Life is a series of choices. Choose to be happy. Choose to live your dream. Choose to live in the present moment. Choose to love with all your heart.
But what happens when the choice seems impossible? What happens when you can’t figure out what is the “right” answer?
When I was 14, I faced a choice that seemed so difficult that I tore myself apart trying to figure out what was the right way to go. While the decision itself seems fairly trivial looking back, the wisdom that came out of it has stayed with me every day.
After three hours of debating with my dad about what to do, he said to me, “You make the best decision you can with the information you have at hand. If in six months or six weeks or six days you make a different decision, it’s not that today’s decision was wrong. You simply have more information and you are making the best decision you can with the information you have at the time.”
These simple sentences have erased regret from my life. I know that I wouldn’t be where I am today without the decisions that I have made along the way.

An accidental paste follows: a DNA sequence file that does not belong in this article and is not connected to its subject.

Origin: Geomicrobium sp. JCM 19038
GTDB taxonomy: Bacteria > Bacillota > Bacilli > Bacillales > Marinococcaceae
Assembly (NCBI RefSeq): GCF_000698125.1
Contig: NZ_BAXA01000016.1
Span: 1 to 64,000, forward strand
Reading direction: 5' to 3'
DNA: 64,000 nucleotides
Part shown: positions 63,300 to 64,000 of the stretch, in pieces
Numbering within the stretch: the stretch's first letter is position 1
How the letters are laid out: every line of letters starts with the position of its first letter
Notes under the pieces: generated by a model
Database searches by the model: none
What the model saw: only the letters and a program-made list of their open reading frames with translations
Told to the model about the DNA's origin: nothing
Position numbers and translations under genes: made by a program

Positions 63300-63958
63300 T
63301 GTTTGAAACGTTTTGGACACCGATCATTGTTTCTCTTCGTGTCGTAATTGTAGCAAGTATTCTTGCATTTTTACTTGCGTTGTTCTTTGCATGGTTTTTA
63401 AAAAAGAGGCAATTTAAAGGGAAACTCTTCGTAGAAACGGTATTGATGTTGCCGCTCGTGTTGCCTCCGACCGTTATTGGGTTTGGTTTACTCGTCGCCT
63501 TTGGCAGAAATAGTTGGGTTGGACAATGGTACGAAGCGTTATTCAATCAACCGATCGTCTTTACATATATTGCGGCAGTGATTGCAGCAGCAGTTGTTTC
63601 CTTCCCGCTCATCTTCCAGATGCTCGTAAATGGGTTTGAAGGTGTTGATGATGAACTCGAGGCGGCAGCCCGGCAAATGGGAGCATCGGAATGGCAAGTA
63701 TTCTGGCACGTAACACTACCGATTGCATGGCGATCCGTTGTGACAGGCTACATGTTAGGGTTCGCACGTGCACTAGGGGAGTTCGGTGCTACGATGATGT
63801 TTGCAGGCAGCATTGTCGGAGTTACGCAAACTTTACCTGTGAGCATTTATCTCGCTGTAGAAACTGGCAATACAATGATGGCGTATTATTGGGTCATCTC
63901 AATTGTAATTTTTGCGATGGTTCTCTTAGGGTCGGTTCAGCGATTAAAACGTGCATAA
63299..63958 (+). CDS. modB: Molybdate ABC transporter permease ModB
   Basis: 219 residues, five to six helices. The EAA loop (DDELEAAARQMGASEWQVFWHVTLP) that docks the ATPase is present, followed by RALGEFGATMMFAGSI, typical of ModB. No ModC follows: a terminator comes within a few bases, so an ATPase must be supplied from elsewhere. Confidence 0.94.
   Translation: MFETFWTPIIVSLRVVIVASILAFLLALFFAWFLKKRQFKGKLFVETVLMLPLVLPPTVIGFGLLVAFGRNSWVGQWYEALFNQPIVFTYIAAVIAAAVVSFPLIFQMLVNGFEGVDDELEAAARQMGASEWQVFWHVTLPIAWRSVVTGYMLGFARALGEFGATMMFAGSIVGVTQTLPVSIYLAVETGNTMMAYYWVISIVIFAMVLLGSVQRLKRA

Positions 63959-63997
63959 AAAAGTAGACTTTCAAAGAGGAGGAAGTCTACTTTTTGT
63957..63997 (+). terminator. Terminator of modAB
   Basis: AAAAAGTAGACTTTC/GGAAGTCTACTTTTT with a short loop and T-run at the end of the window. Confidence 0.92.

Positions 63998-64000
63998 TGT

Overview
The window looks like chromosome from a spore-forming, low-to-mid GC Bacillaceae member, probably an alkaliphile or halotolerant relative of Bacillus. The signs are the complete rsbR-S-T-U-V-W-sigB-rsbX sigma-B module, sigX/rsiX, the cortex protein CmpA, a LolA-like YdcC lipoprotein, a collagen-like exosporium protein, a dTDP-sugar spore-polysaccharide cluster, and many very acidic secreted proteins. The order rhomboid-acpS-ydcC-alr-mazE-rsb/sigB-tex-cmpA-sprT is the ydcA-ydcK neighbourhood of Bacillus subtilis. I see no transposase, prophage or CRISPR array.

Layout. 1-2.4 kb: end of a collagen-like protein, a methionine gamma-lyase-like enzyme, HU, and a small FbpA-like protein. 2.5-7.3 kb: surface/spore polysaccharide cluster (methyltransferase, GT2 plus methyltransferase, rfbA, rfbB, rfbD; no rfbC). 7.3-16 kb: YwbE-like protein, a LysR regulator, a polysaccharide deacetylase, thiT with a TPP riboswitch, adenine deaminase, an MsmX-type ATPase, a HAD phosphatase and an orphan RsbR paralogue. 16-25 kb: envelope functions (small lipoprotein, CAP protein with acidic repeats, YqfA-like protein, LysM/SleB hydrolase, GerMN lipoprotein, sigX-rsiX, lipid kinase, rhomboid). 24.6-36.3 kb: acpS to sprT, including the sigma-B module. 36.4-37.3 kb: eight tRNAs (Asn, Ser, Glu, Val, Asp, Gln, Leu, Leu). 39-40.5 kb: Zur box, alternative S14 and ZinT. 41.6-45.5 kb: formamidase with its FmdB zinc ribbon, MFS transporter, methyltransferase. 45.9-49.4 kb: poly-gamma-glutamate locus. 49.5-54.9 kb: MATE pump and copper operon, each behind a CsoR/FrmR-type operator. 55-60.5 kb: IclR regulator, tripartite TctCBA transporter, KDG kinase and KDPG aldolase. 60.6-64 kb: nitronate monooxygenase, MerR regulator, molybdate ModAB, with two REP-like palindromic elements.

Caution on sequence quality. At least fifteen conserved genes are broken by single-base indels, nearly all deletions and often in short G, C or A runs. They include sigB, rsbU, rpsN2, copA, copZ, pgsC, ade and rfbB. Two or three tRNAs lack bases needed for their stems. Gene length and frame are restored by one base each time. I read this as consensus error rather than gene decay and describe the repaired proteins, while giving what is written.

Several years later I went to visit my dad in the hospital, where he was undergoing chemo for advanced lung cancer. While he was taking a nap I wrote him a letter, talking about the most important conversations we’d had and the memories that I cherished. As I left, I decided to hand it to him, rather than mail it from home in Chicago. The next day he called to say how much that letter meant to him.
That was the last time I spoke to him. He passed away early the next day. My decision to live in the present moment ensured that I have no doubt my dad knew exactly how much I loved him.
Within the past few years, I’ve spent much of my time studying happiness and well-being, discovering more and more that happiness is a choice. Well-being and happiness are innate, they are our natural states.
I’ve found that the less I do to chase after these states, the more I rest in them; the more that they support and take care of me, rather than the other way around. I’ve learned that there is no “Magic Tuesday” when everything falls into place and there are no more bumps in the road.
The only moment we have any impact or effect on is the moment we are currently in and that is where we must make our decisions from.
In Don Miguel Ruiz’s book The Four Agreements, his fourth agreement is “Always Do Your Best.” I love the caveat to this – Always do your best… and no more.
At any moment in our lives, we are doing the best that we can. We are making the best decision we can, with the information we have at hand. And, knowing that there is no moment of perfection that we are working towards, every moment is perfect just as it is.
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